inline ImageSean Clark takes fans on a tour of the locations from the film in “Horror’s Hallowed Grounds: The Locations of Halloween II” (13:10). Clark has the infectious, giddy enthusiasm of a fan as he revisits the locations used in the film and even interviews a few of the people lucky enough to own homes that are so iconic to us fans. Despite Clark’s sometimes irreverent attitude, there’s something kind of magical about these clips.

    inline ImageThe Deleted Scenes (8:06) and Alternate Ending (1:41) found in the Television Version of Halloween II are included separately on disc 1 with an optional director’s commentary, which actually provides more insight into the creative process than Rosenthal’s feature commentary does. There’s also a brief shot of Jamie Lee in her bra, for those of you keeping score.

    The inclusion of the red-band Theatrical Trailer (2:18) we’ve all seen a million times at this point is a no-brainer. Far more interesting are the TV and Radio Spots (1:41 and 3:17, respectively) which include a bumper for the network TV premiere of Halloween II and some Spanish language radio spots. As someone who occasionally spends hours watching old network TV promos on YouTube, I loved these materials.

    The first disc is rounded out with an animated Still Gallery (5:02) that at least includes some interesting promo and behinds the scenes shots.

    inline ImageThe sole supplement on Disc 2 is the rare and long sought Television Version of Halloween II (1:33:16), in standard definition full frame with deleted scenes replacing some of the violence and the nudity and coarse language completely expurgated. This is the jewel in the crown of an already stellar release. I’m sure I’m not alone in having had this version be my introduction to the film. While we got to see the deleted scenes included on Universal’s Blu-ray from last fall, it’s been a long time since we’ve been treated to having them reincorporated into the film proper. Watching the TV cut again after so many years was a real trip down memory lane. It was also eye-opening just how different the TV cut is; not only are violent and sexy scenes replaced with scenes of exposition, the entire structure of the film is rejiggered to the point where the story is practically incomprehensible. As a kid I just took it at face value but now that I`m familiar with the theatrical cut it’s jaw-dropping some of the decisions that were made in re-cutting the film. For instance: Mr. Garrett`s death is recut into a suspense scene (stealing footage and music from later in the film) and still frames of Michael are inserted when the new version needs a reaction shot that doesn`t exist. Comparing both versions directly really brings home just why my opinion of part II was so negative for so long.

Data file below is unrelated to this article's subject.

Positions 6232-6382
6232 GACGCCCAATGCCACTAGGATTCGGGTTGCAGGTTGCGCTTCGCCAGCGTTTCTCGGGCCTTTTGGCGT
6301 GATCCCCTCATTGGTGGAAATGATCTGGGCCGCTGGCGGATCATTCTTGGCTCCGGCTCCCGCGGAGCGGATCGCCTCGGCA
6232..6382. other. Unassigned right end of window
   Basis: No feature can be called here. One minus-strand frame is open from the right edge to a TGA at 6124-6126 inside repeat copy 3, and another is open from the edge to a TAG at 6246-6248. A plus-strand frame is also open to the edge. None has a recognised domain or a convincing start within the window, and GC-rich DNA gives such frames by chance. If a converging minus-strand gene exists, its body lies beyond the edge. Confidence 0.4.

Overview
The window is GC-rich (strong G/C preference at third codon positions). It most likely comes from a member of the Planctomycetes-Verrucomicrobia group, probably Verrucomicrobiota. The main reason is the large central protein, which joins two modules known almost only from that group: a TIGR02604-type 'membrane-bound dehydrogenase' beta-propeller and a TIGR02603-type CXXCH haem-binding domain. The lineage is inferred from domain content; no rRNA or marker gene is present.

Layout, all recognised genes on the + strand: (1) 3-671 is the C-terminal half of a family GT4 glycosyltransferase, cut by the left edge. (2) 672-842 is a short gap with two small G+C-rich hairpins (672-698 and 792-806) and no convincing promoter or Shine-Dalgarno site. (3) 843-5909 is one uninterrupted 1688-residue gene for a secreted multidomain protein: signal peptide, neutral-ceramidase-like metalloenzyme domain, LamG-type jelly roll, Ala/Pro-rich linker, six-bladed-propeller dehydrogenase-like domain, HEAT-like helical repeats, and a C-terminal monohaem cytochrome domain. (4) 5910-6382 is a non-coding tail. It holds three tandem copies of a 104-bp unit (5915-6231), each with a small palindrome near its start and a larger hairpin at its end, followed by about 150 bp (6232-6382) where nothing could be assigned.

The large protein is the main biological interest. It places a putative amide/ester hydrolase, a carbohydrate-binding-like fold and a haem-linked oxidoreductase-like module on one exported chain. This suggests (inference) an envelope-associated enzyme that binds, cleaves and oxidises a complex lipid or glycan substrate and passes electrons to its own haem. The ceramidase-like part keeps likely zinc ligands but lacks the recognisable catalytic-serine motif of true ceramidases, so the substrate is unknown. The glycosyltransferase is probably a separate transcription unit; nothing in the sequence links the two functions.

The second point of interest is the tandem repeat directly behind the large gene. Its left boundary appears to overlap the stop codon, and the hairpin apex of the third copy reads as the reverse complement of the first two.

Final Thoughts

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    Shout! Factory has cemented their place as the distributor whose releases I most look forward to. It’s not just the stellar audio and video presentation and the wealth of extras, it’s the small touches – commissioning all new cover art but including the original theatrical art on a reversible insert – that shows they get fans and what they want, and are going to do their damnedest to make them happy. Well, they’ve succeeded. This is a fantastic, feature packed release that’s smartly priced. An absolute essential must-buy for Halloween fans, and even casual viewers would do well to add this to their collection. I’m not just recommending Halloween II; I’m commanding you to buy it.

    Rating

    [​IMG] Movie - B+

    Image Quality - A-

    Sound - A-

    Supplements - A+


    Technical Info.
    • Colour
    • Running time - 1 hour and 33 minutes (Theatrical Cut) 1 hour and 33 minutes (Television Cut)
    • Rated R
    • 2 Discs (1 Blu-ray, 1 DVD)
    • Chapter Stops
    • English 5.1 DTS-HD Master Audio (Theatrical Cut)
    • English Dolby Digital Mono